Pipe dope, technically known as pipe joint compound is both a thread lubricant and thread sealing compound. Unlike a thread sealant tape, pipe dope is designed to make a pipe thread joint leak proof and pressure tight by brushing on a pasty substance to a male thread (never to a female thread because some of it will push into the pipe.

Some people use pipe dope on top of thread sealant tape but many manufacturers say there is no added benefit to that setup.

Pipe dope itself can be classified into 2 distinct categories:

Pipe-Dope Type Description Product Link
Oil Based Usually comes in a dark gray paste designed to work on all metal based pipes and fittings Oatey Pro Dope
Non-Oil Based Usually comes in a white paste that works with all metal and PVC-based pipes (make sure to read the product label to verify that a given product can be applied to PVC/cPVC threads such as P-traps, tailpieces, waste & overflow, etc.) Rectorseal Pipe Thread Sealant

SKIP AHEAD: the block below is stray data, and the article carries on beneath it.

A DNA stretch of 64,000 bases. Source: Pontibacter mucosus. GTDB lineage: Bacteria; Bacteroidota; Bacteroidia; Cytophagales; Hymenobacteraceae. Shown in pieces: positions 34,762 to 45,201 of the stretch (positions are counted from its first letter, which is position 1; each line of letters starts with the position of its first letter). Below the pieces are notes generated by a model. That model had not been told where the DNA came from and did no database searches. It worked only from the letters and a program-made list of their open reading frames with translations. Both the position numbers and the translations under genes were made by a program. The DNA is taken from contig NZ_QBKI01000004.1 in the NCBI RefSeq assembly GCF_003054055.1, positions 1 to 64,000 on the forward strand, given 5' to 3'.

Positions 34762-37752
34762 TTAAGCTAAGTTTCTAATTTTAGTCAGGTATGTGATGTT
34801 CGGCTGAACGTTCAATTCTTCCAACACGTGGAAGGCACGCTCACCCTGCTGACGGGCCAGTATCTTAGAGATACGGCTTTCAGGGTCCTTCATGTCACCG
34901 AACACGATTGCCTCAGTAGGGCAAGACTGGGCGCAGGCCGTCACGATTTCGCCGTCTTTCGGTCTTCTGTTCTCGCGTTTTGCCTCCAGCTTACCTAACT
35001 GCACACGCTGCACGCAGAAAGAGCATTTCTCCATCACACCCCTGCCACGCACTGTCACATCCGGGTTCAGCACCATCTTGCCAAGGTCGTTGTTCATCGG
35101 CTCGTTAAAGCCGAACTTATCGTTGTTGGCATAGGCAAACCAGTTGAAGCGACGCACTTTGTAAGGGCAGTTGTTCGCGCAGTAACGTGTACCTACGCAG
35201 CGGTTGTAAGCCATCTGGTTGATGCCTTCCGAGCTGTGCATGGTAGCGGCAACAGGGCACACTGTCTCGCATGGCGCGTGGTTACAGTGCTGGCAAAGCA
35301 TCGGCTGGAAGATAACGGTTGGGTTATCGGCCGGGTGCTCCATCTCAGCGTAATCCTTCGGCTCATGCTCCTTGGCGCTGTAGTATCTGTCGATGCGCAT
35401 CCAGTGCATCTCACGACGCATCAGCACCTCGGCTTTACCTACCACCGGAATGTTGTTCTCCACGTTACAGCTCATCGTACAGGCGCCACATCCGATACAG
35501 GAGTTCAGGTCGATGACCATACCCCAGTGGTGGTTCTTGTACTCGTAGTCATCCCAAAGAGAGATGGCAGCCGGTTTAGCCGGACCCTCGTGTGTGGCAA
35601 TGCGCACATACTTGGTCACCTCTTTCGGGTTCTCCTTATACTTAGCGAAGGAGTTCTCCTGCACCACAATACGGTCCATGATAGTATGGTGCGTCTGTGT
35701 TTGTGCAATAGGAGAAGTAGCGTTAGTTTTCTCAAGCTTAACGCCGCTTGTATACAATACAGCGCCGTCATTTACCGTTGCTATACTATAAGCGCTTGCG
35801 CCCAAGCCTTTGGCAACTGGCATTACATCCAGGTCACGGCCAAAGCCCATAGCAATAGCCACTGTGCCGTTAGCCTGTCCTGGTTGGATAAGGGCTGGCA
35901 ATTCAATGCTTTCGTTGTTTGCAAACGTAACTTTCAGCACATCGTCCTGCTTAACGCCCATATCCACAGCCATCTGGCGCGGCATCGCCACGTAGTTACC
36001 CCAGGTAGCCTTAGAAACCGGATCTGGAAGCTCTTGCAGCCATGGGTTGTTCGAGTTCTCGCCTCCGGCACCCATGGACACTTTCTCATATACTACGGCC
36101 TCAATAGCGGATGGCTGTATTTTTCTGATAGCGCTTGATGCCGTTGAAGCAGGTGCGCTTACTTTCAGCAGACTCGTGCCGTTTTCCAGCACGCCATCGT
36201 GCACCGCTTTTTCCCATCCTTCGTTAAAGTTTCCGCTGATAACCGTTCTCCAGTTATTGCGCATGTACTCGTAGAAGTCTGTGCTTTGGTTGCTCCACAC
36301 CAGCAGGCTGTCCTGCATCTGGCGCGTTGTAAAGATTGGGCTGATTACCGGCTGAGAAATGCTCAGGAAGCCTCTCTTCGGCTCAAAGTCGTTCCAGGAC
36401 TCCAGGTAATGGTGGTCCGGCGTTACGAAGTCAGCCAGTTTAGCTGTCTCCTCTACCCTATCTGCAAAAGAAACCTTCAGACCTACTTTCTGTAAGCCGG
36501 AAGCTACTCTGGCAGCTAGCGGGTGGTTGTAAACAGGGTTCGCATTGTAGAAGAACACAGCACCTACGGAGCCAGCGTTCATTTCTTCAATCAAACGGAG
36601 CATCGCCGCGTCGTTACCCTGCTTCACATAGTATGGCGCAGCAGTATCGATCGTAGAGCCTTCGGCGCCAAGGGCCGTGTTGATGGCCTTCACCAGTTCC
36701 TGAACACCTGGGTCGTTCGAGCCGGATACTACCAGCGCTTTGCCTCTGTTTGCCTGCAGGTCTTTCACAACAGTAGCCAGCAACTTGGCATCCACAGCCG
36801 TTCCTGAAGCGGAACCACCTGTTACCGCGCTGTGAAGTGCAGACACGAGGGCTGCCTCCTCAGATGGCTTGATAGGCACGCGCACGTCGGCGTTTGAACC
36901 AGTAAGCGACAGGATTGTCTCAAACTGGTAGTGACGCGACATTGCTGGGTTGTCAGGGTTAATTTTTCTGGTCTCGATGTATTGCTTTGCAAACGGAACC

While there are number of pipe dope product on the market, the one that seems to be most widely accepted by plumbers, pipe fitters, HVAC techs and electricians is a product called “RectorSeal” (Rector Seal #5 is applicable to metal and PVC; Rector Seal #7 is only applicable to metal).

Rector Seal has a comprehensive thread sealant product matrix. click here (non-affiliate) link for review.

If the thread you are working on will be exposed to extreme temperatures, a better suited product might be a liquid thread sealant called Permatex Thread Sealant with PTFE. This product has the same sealing capabilities but it is also designed to work in a broader range of temperatures (-60 to 300 F).

TIPS TO REMEMBER

  • The main purpose of a thread seal tape / liquid thread sealant is to seal out micro abrasions or surface irregularities on threads. If you have a major gash or nick on a thread, you will need to replace the pipe section or re-thread it, rather than applying a thicker seal tape layer;
  • Applying more than 3 layers of sealant tape is not recommended;
  • When starting out, make sure the seal tape is not covering the pipe opening. Any exposed seal tape may break loose over a period of time and cause a blockage problem; in the future;
  • Pipe connections generally turn clock-wise but there are instances when that is not true (i.e. gas pipe union joint). Always test out and make a note of the pipe rotation before applying the tape and remember that the tape application must “go with the flow”;